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Cross-Country Comparisons Of Corporate Income Taxes

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  • Markle, Kevin S.
  • Shackelford, Douglas A.
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    Abstract

    We use publicly available financial statement information for 11,602 public corporations from 82 countries from 1988–2009 in an attempt to isolate the impact of domicile on corporate taxes. We find that the country in which the parent of a multinational is located and to a lesser extent its subsidiaries are located substantially affects its worldwide effective tax rate (ETR). Japanese firms always face the highest ETRs. U.S. multinationals are among the highest taxed. Multinationals based in tax havens face the lowest taxes. We find that ETRs have been falling over the last two decades; however, the ordinal rank from high-tax countries to low-tax countries has changed little. We also find little difference between the ETRs of multinationals and domestic-only firms. Besides enhancing our knowledge about international taxes, these findings should provide some empirical underpinning for ongoing policy debates about the taxation of multinationals.

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    Bibliographic Info

    Article provided by National Tax Association in its journal National Tax Journal.

    Volume (Year): 65 (2012)
    Issue (Month): 3 (September)
    Pages: 493-527

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    Handle: RePEc:ntj:journl:v:65:y:2012:i:3:p:493-527

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    1. John R. Graham & Lillian F. Mills, 2007. "Using Tax Return Data to Simulate Corporate Marginal Tax Rates," NBER Working Papers 13709, National Bureau of Economic Research, Inc.
    2. Roger Gordon & Laura Kalambokidis & Joel Slemrod, 2003. "A New Summary Measure of the Effective Tax Rate on Investment," NBER Working Papers 9535, National Bureau of Economic Research, Inc.
    3. Gupta, Sanjay & Newberry, Kaye, 1997. "Determinants of the variability in corporate effective tax rates: Evidence from longitudinal data," Journal of Accounting and Public Policy, Elsevier, vol. 16(1), pages 1-34.
    4. Zimmerman, Jerold L., 1983. "Taxes and firm size," Journal of Accounting and Economics, Elsevier, vol. 5(1), pages 119-149, April.
    5. Hanlon, Michelle & Heitzman, Shane, 2010. "A review of tax research," Journal of Accounting and Economics, Elsevier, vol. 50(2-3), pages 127-178, December.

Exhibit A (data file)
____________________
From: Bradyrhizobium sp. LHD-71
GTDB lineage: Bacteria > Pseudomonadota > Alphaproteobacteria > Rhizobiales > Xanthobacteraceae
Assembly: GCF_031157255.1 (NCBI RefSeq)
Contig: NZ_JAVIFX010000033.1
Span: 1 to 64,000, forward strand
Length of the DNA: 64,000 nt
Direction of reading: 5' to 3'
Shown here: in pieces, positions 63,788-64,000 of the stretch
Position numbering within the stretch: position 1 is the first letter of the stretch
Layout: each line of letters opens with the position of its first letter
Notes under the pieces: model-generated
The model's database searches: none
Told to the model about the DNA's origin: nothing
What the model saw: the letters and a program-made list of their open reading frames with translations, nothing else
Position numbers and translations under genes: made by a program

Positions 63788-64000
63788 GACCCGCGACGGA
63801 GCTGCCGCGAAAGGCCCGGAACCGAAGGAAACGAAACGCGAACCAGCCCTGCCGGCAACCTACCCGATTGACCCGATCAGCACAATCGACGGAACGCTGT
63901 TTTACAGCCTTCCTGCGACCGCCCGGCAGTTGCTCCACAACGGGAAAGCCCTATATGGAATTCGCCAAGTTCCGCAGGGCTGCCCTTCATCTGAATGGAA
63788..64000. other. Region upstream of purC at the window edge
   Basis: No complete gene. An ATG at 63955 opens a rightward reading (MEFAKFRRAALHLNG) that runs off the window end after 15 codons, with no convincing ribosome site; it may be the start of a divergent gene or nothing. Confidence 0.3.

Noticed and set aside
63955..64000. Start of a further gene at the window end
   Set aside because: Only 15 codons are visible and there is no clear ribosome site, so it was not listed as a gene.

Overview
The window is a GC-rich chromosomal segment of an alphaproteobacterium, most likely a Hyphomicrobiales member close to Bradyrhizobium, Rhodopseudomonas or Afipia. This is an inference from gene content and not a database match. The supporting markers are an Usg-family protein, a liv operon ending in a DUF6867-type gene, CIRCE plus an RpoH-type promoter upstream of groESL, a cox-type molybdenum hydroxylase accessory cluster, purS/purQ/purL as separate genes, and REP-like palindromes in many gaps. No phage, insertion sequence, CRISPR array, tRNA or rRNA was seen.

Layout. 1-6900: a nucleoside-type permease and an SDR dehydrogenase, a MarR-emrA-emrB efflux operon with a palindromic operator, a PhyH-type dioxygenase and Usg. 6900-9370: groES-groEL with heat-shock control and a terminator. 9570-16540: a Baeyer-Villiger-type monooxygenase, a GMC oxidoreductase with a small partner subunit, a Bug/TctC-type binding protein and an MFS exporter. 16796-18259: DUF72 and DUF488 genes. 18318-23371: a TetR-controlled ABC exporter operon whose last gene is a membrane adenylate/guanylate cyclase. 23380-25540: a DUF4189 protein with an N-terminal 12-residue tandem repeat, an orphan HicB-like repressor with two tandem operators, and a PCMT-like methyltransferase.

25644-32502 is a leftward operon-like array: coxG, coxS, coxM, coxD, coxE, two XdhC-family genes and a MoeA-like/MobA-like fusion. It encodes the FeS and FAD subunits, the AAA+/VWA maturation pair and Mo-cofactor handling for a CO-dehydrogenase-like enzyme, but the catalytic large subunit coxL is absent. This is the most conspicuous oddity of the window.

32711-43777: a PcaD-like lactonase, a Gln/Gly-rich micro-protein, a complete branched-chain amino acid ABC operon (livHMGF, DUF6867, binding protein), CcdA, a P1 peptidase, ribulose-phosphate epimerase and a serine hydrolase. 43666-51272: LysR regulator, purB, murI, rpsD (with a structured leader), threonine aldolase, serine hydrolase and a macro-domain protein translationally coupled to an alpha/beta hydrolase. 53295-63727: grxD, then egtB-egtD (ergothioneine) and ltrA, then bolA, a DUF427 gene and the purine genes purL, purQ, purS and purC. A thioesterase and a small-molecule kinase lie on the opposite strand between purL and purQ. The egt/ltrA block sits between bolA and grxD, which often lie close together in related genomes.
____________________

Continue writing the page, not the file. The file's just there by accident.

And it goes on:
6. Desai, Mihir A. & Foley, C. Fritz & Hines, James Jr., 2006. "The demand for tax haven operations," Journal of Public Economics, Elsevier, vol. 90(3), pages 513-531, February.
    7. Hanlon, Michelle, 2003. "What Can We Infer about a Firm’s Taxable Income from Its Financial Statements?," National Tax Journal, National Tax Association, vol. 56(4), pages 831-63, December.
    8. John H. Mutti & Harry Grubert, 2007. "The Effect of Taxes on Royalties and the Migration of Intangible Assets Abroad," NBER Working Papers 13248, National Bureau of Economic Research, Inc.
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    Cited by:
    1. Keller, Sara & Schanz, Deborah, 2013. "Measuring tax attractiveness across countries," arqus Discussion Papers in Quantitative Tax Research 143, arqus - Arbeitskreis Quantitative Steuerlehre.
    2. Dyreng, Scott D. & Lindsey, Bradley P. & Thornock, Jacob R., 2013. "Exploring the role Delaware plays as a domestic tax haven," Journal of Financial Economics, Elsevier, vol. 108(3), pages 751-772.
    3. Keller, Sara & Schanz, Deborah, 2013. "Tax attractiveness and the location of German-controlled subsidiaries," arqus Discussion Papers in Quantitative Tax Research 142, arqus - Arbeitskreis Quantitative Steuerlehre.
    4. Bridgman, Benjamin, 2014. "Do intangible assets explain high U.S. foreign direct investment returns?," Journal of Macroeconomics, Elsevier, vol. 40(C), pages 159-171.

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